Muhammad performed the Hajj pilgrimage in the year 632 CE, delivering his famous farewell sermon to thousands of Muslims gathered in the plain of Arafah and that is how Hajj became one of the five pillars of Islam. Following Muhammad's example, the rites and rituals of Hajj were standardised and it became an obligatory act of worship for all Muslims.
Hajj facilitates and tends to bring together Muslims across the world in a spirit of unity and brotherhood without any discrimination based on caste, culture and colour, an unmitigated representation of equality. It is believed that whoever performs the Hajj rites truly and with purity, returns home washing off all their lifelong sins.
This annual pilgrimage not only ensures equality but it also rewards pilgrims heaven after death, if the obligations are performed righteously. It symbolises kindness, positivity and is the highest form of honour earned as it is a re-enactment of the sacrifices and obedience of Prophet Abraham to God almighty, following the instructions laid down by Prophet Muhammad.
The pilgrimage involves a series of prescribed acts and rituals that symbolise various aspects of faith, devotion and unity. Throughout history, the Hajj pilgrimage has seen fluctuations in the number of pilgrims and the level of organisation.
The expansion of Islam beyond the Arabian Peninsula led to an increasing number of Muslims participating in Hajj from various regions around the world and today, millions of Muslims from diverse backgrounds and countries undertake the Hajj pilgrimage every year.
The Saudi Arabian government, in collaboration with religious authorities, manages and facilitates the logistics of the pilgrimage to ensure the safety, comfort and well-being of the pilgrims. Hajj remains a significant spiritual journey for Muslims, fostering a sense of unity, humility and devotion to God.
It serves as a profound reminder of the shared heritage and the common bond that Muslims have with the Prophet Ibrahim and their commitment to the principles of Islam.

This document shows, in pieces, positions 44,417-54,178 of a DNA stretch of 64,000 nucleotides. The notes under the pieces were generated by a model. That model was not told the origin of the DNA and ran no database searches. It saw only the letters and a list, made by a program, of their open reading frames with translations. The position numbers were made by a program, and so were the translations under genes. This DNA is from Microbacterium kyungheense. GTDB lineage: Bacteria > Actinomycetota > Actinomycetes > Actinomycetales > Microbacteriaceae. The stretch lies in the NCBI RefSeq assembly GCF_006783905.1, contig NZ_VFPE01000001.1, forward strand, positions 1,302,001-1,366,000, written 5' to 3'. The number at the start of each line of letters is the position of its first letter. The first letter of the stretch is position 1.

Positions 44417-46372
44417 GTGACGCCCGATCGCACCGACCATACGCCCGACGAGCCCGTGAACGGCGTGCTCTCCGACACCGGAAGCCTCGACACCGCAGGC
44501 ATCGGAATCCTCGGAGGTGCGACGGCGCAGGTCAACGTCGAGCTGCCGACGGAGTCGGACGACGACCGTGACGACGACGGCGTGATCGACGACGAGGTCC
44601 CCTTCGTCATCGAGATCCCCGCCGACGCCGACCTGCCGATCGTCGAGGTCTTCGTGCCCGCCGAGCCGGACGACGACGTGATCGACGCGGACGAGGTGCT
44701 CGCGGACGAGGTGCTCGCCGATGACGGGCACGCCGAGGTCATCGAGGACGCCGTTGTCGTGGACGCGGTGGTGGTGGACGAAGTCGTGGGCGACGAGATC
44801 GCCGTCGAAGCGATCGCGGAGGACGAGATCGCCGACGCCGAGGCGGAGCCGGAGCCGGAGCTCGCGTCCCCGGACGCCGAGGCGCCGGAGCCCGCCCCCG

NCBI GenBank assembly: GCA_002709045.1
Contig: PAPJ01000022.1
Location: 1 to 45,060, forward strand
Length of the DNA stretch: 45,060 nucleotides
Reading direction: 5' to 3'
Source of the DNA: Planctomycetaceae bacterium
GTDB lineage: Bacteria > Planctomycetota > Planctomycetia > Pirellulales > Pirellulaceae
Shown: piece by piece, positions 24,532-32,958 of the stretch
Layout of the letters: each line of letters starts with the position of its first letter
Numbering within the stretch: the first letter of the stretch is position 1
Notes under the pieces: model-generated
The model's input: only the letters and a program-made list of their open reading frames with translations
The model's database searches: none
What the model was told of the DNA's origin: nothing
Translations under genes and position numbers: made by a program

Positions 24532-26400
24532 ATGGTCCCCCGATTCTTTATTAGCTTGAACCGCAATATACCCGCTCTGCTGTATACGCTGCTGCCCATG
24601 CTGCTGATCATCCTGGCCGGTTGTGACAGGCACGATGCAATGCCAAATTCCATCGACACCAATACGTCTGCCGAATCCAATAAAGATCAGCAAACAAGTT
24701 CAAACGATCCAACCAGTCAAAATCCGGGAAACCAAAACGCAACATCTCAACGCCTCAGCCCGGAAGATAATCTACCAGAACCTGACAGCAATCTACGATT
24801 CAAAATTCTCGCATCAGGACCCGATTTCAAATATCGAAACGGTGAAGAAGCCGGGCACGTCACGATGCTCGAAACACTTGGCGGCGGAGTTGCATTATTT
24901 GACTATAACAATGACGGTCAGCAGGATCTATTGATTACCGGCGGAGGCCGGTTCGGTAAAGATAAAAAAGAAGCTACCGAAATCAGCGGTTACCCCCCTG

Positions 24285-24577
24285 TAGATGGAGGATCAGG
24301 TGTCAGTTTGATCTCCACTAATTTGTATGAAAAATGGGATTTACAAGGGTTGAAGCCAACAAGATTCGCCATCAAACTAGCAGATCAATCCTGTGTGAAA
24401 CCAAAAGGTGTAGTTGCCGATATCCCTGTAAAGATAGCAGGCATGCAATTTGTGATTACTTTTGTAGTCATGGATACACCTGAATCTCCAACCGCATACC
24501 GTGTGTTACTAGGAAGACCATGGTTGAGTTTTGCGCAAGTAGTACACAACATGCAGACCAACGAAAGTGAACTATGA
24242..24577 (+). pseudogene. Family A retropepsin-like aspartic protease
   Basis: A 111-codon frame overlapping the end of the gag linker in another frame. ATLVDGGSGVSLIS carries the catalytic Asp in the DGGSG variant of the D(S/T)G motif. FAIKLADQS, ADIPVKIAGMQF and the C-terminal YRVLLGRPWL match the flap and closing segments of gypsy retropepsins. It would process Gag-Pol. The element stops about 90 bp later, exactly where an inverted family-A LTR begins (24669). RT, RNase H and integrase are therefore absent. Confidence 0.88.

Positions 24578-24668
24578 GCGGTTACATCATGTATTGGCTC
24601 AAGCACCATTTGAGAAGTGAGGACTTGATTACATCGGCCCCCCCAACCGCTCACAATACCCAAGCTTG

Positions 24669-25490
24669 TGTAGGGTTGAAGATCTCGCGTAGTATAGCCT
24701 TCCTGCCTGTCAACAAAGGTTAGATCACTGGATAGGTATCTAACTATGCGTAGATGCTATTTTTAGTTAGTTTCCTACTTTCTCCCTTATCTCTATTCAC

The rituals of Hajj include -
- Ihram: Pilgrims enter a state of consecration called ihram. They dress in simple white garments, symbolising equality and the renunciation of worldly possessions.
- Tawaf: Pilgrims perform a series of circumambulations around the Kaaba, the sacred black cube located in the center of the Masjid al-Haram. This act signifies the unity of Muslims and their devotion to God.
- Sa'i: Pilgrims walk between the hills of Safa and Marwa, following the path of Hajar (Hagar), the wife of Ibrahim, who searched for water for her son Ismail (Ishmael). It symbolises perseverance and trust in God's provisions.
- Arafah: Pilgrims gather on the plain of Arafah, where they engage in prayer, supplication, and contemplation. It is considered the most crucial day of Hajj, known as the Day of Arafah.
- Muzdalifah and Mina: Pilgrims spend the night in Muzdalifah, collecting pebbles for the next ritual. They then proceed to Mina, where they perform the symbolic stoning of the devil by casting pebbles at three stone pillars.
- Eid al-Adha: The culmination of Hajj is marked by the celebration of Eid al-Adha, the Festival of Sacrifice. Pilgrims sacrifice an animal, typically a sheep or a goat, symbolising Ibrahim's willingness to sacrifice his son.
Hajj is a profound spiritual journey that unites Muslims from diverse backgrounds, cultures and languages. It reinforces the principles of equality, humility and devotion to God as through Hajj, pilgrims seek forgiveness, spiritual purification and a deeper connection with their faith and it is an experience of a lifetime that leaves a lasting impact on the hearts and minds of those who undertake it.